Snow Crabs For Sale

But where can you buy Taiza crabs in Kyotango? Here a few of the restaurants and seafood shops where you can get them. There are sure to be other places to get them so keep your eyes out for signs saying “間人ガニ” “Taiza Crab”.


Hisami – This is a premium seafood restaurant located in Taiza less than 5 minutes away from the crab auction. (Japanese language)

Sumihei – This ryokan, just on the edge of Taiza, has Taiza crab prepared in a variety of ways.

Hanare Kai – Located in Yuhigaura, this ryokan offers Taiza crab prepared many different ways.

Jukaitei – Also located just outside Taiza, this ryokan has Taiza crab prepared anyway you like it.

Seafood Vendors

Heihichi – This shop is conveniently located in the Mine shopping mall in Mineyama. They have a few different sets, including the discounted injured crabs. (Japanese language)

Senshou- Located in Amino (next to Juntendo) this shop has a variety of seafood available, including Taiza crab at reasonable prices. (Japanese language)

Kani Ichiban – At the far end of Kumihama (on the road to Toyooka) this shop has Taiza crab. They are available raw or pre-boiled. (Japanese language)

Remember to keep an eye out for other restaurants and seafood vendors who might carry Taiza crab.

Cooking Snow Crab

One crab has enough meat for two people to get quite a bit each but it’s not so filling that they won’t have room for accompaniments as well. As such the following recipes are intended for two people, please adjust them as you see fit.

I would recommend getting the crab raw but prepared. That way you don’t need to worry about separating the legs from the body, and they may cut part of the shell off the legs and claws making it easier to get at the meat.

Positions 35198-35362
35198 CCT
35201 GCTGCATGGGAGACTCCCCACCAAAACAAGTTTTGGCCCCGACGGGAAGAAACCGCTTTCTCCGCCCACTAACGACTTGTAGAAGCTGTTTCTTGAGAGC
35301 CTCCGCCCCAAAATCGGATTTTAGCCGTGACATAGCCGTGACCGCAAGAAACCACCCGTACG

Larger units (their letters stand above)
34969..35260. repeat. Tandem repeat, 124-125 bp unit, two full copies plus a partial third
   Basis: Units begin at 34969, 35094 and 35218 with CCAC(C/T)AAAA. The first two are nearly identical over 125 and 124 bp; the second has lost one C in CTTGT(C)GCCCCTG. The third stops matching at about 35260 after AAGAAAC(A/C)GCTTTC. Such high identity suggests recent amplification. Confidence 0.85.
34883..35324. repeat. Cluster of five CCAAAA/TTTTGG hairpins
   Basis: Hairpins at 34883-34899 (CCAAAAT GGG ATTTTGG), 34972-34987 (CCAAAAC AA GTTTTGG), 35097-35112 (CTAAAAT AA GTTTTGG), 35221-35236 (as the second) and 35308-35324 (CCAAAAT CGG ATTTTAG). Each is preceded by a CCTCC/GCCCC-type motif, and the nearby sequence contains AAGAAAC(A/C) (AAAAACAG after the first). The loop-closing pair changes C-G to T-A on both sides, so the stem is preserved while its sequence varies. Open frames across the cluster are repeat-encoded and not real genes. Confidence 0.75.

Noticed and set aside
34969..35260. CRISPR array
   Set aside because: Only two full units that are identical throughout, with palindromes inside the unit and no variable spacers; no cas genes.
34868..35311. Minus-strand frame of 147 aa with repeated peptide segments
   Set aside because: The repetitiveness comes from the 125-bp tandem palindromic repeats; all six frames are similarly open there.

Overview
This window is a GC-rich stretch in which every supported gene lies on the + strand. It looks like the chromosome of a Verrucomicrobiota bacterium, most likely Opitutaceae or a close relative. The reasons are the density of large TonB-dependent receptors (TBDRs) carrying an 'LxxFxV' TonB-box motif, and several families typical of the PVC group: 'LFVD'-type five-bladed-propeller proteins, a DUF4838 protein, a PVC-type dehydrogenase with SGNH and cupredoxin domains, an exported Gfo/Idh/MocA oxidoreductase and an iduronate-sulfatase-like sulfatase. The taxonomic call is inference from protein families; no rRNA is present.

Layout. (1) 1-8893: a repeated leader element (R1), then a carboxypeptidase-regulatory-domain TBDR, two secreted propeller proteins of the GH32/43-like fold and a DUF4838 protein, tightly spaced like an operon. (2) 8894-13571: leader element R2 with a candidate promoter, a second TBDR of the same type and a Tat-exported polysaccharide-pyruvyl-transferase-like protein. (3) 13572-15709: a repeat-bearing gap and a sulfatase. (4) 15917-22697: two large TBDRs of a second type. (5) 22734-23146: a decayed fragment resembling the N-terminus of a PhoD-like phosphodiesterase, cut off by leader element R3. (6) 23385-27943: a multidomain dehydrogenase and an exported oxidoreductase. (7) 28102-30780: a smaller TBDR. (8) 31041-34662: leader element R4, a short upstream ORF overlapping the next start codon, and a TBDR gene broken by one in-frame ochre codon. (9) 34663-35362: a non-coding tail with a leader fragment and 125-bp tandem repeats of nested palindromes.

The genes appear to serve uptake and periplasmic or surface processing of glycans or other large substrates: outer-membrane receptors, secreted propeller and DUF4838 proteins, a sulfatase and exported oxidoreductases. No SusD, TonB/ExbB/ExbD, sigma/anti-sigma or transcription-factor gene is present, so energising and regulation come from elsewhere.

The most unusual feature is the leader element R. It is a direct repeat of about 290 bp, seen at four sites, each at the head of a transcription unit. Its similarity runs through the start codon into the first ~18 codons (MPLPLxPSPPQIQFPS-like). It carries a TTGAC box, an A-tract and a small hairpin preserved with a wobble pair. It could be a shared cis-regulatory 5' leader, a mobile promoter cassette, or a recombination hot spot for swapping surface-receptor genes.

The ingredients have been listed in English and Japanese to make it a little easier to find in the super market.

Crab Nabe (Hotpot)

Our first method of cooking crab is a crab nabe, or crab hotpot. This is a great way to eat the crab with friends and family as all the cooking is done at the table. Just make sure you prepare the stock and vegetables before they arrive. You’ll only need to leave the table to get more drinks.

Stock Ingredients

  • 1L Water 水
  • 2Tbsp Dashi Stock だし汁
  • 2Tbsp Cooking Sake 料理酒
  • 2Tbsp Mirin みりん
  • 2 Sheets Konbu 昆布

Main Ingredients

  • 1 Snow Crab 間人ガニ
  • 1/2 Napa Cabbage 白菜
  • 4 Shiitake Mushrooms 椎茸
  • 3-4 Salad Onions (Scallions) or 1 Leek 長ネギ
  • 1 pack Tofu 豆腐

Shime (finish)

  • 2 cups rice 米 (or your preference)


If the crab is frozen make sure you take it out with enough time to defrost. If it’s been left to late run it under the cold tap, don’t use hot as it may cook the outside and make it overcooked after you take it out of the pot. Don’t let it get too warm or spend too long defrosted as you want it at premium freshness.

Soak the Konbu sheets in the water for 1-2 hours before hand, then discard the sheets. Mix the water and the rest of the stock ingredients in the nabe pot and start heating it at a medium heat. When the pot is at a rolling boil put in some of your vegetables and tofu. When it gets back to a rolling boil put the crab in. Only put what you’re going to eat in one go in, you don’t want to overcook the snow crab.